Boys must learn that authority and rank, though often mixed or worse, can be noble things. Professors think that they are wise to teach students to regard authority and rank as such with suspicion and resentment, yet this merely reflects their own conceited pathology. Authority and rank do not cease to be necessary simply because we don’t like them. Besides, there is in human nature a natural instinct to revere what is praiseworthy. There are videos on YouTube in which his soldiers display the profoundest respect for James “Mad Dog” Mattis. Mattis bravely led his men in extremely dangerous conditions that most of us cannot even imagine. For that they rightly hold “the warrior monk” in the highest regard. I have a much older scholarly friend to whose judgment on certain matters I am happy to defer. The reason is that he knows a lot more than I do about those things. It is therefore my good fortune to gain from him. The proper attitude here is reverence, not resentment, which both poisons the soul and precludes its elevation.
At the secondary level, boys should be taught by men. Student gender segregation also is desirable. And it would be silly to perceive “sexism” or “misogyny” here. We have seen the consequences of an education system dominated by women: boys put on drugs because they are boys and made to feel guilty about themselves for the same reason. It would be far better for a boy to have no education at all than to undergo a feminized one. The present system is the way to destroy a country; it is emphatically not a path to excellence.
Excellence, both of mind and character, was the purpose of education as it was classically conceived. William James captured this with his customary sagacity. “Our colleges,” he wrote, “ought to have lit up in us a lasting relish for the better kind of man, a loss of appetite for mediocrities, and a disgust for cheapjacks. We ought to smell, as it were, the difference of quality in men and their proposals when we enter the world of affairs about us.”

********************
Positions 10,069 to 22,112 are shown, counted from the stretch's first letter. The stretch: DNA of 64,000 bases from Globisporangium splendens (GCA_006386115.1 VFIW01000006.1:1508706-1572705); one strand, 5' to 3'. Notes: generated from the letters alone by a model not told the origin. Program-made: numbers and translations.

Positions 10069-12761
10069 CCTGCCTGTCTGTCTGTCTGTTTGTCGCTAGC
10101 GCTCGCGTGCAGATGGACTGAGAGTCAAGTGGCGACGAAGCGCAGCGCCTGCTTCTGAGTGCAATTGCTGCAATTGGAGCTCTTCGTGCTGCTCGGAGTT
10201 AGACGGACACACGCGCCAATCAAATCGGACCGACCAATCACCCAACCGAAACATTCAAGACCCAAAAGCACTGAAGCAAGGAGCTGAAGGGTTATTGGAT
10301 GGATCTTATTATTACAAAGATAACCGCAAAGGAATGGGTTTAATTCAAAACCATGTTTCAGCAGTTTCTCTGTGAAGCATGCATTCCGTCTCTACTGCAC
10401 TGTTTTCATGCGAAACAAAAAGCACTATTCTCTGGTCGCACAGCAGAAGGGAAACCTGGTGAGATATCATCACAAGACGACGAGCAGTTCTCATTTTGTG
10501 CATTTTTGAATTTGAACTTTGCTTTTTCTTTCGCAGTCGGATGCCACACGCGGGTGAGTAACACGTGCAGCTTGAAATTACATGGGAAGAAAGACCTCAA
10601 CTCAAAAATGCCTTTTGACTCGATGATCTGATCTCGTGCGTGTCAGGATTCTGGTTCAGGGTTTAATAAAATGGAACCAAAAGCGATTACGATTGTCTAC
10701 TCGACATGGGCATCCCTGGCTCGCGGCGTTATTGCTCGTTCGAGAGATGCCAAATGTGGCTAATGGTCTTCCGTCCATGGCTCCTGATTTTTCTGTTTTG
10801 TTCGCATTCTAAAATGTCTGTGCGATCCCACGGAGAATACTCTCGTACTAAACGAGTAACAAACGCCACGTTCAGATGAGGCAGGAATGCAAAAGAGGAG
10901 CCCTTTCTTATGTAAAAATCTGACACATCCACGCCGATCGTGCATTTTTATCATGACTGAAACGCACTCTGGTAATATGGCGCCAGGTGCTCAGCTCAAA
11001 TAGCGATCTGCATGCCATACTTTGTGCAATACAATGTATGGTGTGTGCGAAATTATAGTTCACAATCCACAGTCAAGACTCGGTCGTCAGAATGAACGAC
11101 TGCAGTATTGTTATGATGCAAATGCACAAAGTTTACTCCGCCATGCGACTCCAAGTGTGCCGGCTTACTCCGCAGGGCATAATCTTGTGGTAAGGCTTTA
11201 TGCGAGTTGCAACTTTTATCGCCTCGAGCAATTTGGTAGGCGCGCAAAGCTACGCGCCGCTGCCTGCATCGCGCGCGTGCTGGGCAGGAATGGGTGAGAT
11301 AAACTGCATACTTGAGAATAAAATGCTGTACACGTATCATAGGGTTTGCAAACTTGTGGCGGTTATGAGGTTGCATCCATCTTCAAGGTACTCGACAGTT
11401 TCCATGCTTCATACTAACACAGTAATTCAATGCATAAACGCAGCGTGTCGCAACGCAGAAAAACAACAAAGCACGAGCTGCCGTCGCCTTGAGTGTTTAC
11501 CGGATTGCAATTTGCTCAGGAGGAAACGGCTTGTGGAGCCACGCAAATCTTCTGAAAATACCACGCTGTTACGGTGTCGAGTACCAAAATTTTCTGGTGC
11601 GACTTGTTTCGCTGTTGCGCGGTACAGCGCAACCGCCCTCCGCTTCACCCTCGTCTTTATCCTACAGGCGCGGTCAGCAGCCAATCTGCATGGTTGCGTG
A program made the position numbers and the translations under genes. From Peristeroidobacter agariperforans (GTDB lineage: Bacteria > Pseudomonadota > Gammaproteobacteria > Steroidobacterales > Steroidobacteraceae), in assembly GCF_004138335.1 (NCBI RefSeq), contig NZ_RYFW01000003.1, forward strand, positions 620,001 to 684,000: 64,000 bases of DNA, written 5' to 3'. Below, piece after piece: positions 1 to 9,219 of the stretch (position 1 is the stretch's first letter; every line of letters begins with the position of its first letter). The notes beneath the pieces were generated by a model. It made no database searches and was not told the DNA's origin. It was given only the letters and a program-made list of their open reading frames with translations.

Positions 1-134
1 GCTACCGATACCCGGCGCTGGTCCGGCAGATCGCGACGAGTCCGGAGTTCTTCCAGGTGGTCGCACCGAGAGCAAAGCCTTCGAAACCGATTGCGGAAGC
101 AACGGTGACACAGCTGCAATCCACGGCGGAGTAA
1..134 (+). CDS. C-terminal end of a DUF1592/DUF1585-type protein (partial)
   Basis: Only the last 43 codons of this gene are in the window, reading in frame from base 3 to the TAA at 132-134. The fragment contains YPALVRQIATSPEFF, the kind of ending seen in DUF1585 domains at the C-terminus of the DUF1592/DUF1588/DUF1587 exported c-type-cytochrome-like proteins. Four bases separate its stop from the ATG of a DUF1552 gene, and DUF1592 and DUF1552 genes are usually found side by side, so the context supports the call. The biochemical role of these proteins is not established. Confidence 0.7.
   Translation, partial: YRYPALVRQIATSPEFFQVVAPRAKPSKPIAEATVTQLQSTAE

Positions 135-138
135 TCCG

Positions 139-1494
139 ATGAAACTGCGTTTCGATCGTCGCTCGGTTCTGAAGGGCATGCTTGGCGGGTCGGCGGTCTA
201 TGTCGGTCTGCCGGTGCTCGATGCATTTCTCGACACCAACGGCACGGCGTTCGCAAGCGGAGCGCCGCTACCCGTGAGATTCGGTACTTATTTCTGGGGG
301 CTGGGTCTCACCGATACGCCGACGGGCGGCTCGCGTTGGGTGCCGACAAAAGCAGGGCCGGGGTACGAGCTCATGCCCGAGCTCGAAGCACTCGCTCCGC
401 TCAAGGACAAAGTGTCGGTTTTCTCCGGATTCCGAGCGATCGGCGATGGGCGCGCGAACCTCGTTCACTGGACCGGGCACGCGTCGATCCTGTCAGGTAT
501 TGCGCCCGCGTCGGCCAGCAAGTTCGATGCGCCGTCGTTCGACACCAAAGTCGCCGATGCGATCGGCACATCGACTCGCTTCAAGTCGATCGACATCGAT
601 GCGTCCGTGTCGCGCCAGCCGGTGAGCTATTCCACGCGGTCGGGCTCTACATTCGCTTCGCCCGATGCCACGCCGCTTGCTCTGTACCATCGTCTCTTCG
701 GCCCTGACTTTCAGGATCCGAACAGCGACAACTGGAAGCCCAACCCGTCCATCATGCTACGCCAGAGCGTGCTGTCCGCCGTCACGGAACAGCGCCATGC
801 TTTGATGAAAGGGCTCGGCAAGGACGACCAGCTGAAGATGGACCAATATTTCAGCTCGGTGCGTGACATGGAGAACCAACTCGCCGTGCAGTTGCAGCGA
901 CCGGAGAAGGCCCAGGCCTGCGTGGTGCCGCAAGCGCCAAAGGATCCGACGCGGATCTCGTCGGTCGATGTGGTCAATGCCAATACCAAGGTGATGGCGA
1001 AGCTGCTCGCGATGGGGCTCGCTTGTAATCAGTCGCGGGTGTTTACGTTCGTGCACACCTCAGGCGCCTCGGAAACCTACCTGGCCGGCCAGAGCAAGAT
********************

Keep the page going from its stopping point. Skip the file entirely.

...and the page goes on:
The question is, what kind of curriculum best trains the judgment to this evaluative purpose? Here a return to the traditional liberal-arts program is necessary. STEM is of tremendous value, both intellectual and practical, but a wise character is primarily shaped by studying literature and philosophy, religion and history (including military history, now terribly neglected as students waste their time on Peace Studies—a laughable subject). More than any others, these subjects comprehend enduring lessons and insights. Of course, about this traditional conception of the liberal arts many people who call themselves scholars are now skeptical. Indeed, this has been the case since the late 1960s, when the Western Canon began to give way to feminist and multiculturalist resentment. If, though, someone finds that Sophocles has nothing to teach him that he can’t get elsewhere, and if he doesn’t get much more from Fyodor Dostoyevsky than from Felicia Hemans, then the problem is simply the reader himself. He is a poor student who should try to work harder.
When boys and men are free to be what they are, aided by a system of proper subordination (in contrast to sentimental leveling, or “equality”), the dynamic achievements are incomparable, whether it’s the studio system of Renaissance Italy or the universal scholarship of the old German research universities.
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